- Chapter 2: addresses the issues that arise when a party seeks to enforce or resist an arbitration agreement. These include the validity, interpretation, and scope of the agreement, the defenses to enforcement, and the role of courts in determining arbitrability.
- Chapter 3: examines the extent and limits of U.S. court involvement in international arbitration proceedings seated both in the U.S. and abroad. It covers topics such as the interim and provisional measures available to parties and tribunals, the discovery and evidence issues that may arise, and the multiparty and multi-contract situations that may complicate the arbitration process.
- Chapter 4: considers the issues that arise after an arbitral award is rendered, such as the confirmation, enforcement, and vacatur of the award, and the grounds for its correction, modification, and remand.
- Chapter 5: examines the specific features and challenges of arbitration between foreign investors and host States, which is governed by a different legal framework than commercial arbitration and entails issues of foreign sovereign immunity. It sets forth the law governing the judicial role in investor-State arbitration, including the enforcement of the obligation to arbitrate, court involvement in investor-State arbitral proceedings, and the post-award relief in investor-state arbitration. It also discusses the special regime of arbitration under the ICSID Convention.
A notable feature of the Restatement is the positions it takes on several unsettled issues. The positions the Restatement takes on these issues will undoubtedly influence the development of U.S. arbitration law going forwards.
To take one example, a persisting issue in U.S. arbitration law concerns the circumstances in which an arbitral tribunal has kompetenz-kompetenz to rule on its own jurisdiction. The Supreme Court held in First Options of Chicago v. Kaplan that a party challenging a tribunal’s jurisdiction may present the issue before a court unless the parties “clearly and unmistakably” reserved the issue for the arbitral tribunal. Following that decision, lower courts have disagreed over whether adopting institutional rules that state that the tribunal may decide its own jurisdiction is a “clear and unmistakable” choice. The Restatement takes a debatably controversial stance on this issue (or at least one that is at odds with the view expressed by most courts): it interprets First Options to state that incorporation by reference to institutional rules does not satisfy the “clear and unmistakable” test.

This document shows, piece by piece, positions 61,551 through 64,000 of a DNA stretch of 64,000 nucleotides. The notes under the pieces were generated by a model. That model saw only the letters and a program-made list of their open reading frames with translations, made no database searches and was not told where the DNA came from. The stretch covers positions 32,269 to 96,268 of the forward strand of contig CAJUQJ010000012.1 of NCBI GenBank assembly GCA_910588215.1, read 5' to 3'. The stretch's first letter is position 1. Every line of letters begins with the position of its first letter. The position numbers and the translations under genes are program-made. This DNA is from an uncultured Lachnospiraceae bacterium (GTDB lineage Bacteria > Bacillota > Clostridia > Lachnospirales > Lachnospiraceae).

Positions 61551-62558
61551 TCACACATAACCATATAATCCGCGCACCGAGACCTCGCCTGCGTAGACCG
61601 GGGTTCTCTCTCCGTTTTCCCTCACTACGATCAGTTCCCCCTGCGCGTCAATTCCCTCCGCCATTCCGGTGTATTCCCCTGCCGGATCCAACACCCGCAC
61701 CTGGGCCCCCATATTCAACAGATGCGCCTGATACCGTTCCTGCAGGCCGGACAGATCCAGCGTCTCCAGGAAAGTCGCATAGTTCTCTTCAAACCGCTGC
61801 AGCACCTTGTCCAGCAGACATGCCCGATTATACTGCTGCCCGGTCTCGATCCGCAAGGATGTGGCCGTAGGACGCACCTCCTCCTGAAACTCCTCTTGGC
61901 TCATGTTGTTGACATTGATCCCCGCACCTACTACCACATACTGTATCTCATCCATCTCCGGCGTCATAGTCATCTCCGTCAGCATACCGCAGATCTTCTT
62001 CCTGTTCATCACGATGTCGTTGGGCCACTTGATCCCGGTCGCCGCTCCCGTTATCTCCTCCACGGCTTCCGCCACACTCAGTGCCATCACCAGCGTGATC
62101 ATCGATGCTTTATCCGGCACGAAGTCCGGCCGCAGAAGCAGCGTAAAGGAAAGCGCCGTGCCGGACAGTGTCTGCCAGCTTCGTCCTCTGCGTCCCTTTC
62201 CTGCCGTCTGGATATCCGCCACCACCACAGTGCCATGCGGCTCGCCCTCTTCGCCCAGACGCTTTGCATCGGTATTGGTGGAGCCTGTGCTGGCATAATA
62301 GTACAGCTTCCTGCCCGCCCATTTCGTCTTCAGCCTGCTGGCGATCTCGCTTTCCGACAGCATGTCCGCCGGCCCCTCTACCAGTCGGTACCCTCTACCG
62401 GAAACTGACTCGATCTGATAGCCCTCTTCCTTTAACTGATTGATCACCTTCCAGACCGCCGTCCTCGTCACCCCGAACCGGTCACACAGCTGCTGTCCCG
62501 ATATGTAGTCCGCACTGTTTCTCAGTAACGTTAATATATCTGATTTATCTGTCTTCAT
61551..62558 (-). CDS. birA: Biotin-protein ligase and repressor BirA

The Restatement’s publication benefits not only practitioners who may take advantage of its thorough legal analysis, but also businesses operating globally. Indeed, the publication may lead courts to apply the relevant legal principles more uniformly, thus enhancing the predictability of international arbitration agreements that require engagement with U.S. courts. With that said, the Restatement’s influence should not be overstated, as the publication ultimately lacks statutory or precedential authority, and only time will tell how widely it will be relied upon in proceedings having a U.S. nexus.